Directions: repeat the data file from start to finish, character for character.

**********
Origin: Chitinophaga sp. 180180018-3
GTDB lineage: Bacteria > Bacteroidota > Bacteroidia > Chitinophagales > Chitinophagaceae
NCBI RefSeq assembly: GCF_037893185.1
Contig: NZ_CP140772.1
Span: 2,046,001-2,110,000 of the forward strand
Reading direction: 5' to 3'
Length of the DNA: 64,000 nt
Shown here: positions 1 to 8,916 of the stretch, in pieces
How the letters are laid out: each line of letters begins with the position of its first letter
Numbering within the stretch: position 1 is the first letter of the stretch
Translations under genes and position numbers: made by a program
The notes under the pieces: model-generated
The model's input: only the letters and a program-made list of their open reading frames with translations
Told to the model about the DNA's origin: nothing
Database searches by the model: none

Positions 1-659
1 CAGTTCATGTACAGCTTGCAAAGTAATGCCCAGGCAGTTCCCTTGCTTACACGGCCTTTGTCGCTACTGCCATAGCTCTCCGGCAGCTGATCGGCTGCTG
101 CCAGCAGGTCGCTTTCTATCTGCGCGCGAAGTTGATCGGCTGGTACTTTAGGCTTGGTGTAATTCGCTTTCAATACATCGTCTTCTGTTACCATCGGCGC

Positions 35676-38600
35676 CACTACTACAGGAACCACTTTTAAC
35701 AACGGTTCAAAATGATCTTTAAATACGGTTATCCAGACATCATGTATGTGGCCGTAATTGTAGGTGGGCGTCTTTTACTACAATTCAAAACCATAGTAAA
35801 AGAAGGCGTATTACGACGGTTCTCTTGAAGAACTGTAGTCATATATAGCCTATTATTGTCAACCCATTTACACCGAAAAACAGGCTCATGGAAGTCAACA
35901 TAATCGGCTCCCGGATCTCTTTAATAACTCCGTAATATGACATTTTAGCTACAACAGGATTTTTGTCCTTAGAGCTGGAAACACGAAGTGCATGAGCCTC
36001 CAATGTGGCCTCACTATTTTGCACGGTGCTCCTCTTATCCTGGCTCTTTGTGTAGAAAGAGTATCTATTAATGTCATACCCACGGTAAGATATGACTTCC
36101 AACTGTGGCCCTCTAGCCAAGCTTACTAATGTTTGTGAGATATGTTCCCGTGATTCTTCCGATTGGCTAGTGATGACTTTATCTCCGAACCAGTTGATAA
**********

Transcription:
Origin: Chitinophaga sp. 180180018-3
GTDB lineage: Bacteria > Bacteroidota > Bacteroidia > Chitinophagales > Chitinophagaceae
NCBI RefSeq assembly: GCF_037893185.1
Contig: NZ_CP140772.1
Span: 2,046,001-2,110,000 of the forward strand
Reading direction: 5' to 3'
Length of the DNA: 64,000 nt
Shown here: positions 1 to 8,916 of the stretch, in pieces
How the letters are laid out: each line of letters begins with the position of its first letter
Numbering within the stretch: position 1 is the first letter of the stretch
Translations under genes and position numbers: made by a program
The notes under the pieces: model-generated
The model's input: only the letters and a program-made list of their open reading frames with translations
Told to the model about the DNA's origin: nothing
Database searches by the model: none

Positions 1-659
1 CAGTTCATGTACAGCTTGCAAAGTAATGCCCAGGCAGTTCCCTTGCTTACACGGCCTTTGTCGCTACTGCCATAGCTCTCCGGCAGCTGATCGGCTGCTG
101 CCAGCAGGTCGCTTTCTATCTGCGCGCGAAGTTGATCGGCTGGTACTTTAGGCTTGGTGTAATTCGCTTTCAATACATCGTCTTCTGTTACCATCGGCGC

Positions 35676-38600
35676 CACTACTACAGGAACCACTTTTAAC
35701 AACGGTTCAAAATGATCTTTAAATACGGTTATCCAGACATCATGTATGTGGCCGTAATTGTAGGTGGGCGTCTTTTACTACAATTCAAAACCATAGTAAA
35801 AGAAGGCGTATTACGACGGTTCTCTTGAAGAACTGTAGTCATATATAGCCTATTATTGTCAACCCATTTACACCGAAAAACAGGCTCATGGAAGTCAACA
35901 TAATCGGCTCCCGGATCTCTTTAATAACTCCGTAATATGACATTTTAGCTACAACAGGATTTTTGTCCTTAGAGCTGGAAACACGAAGTGCATGAGCCTC
36001 CAATGTGGCCTCACTATTTTGCACGGTGCTCCTCTTATCCTGGCTCTTTGTGTAGAAAGAGTATCTATTAATGTCATACCCACGGTAAGATATGACTTCC
36101 AACTGTGGCCCTCTAGCCAAGCTTACTAATGTTTGTGAGATATGTTCCCGTGATTCTTCCGATTGGCTAGTGATGACTTTATCTCCGAACCAGTTGATAA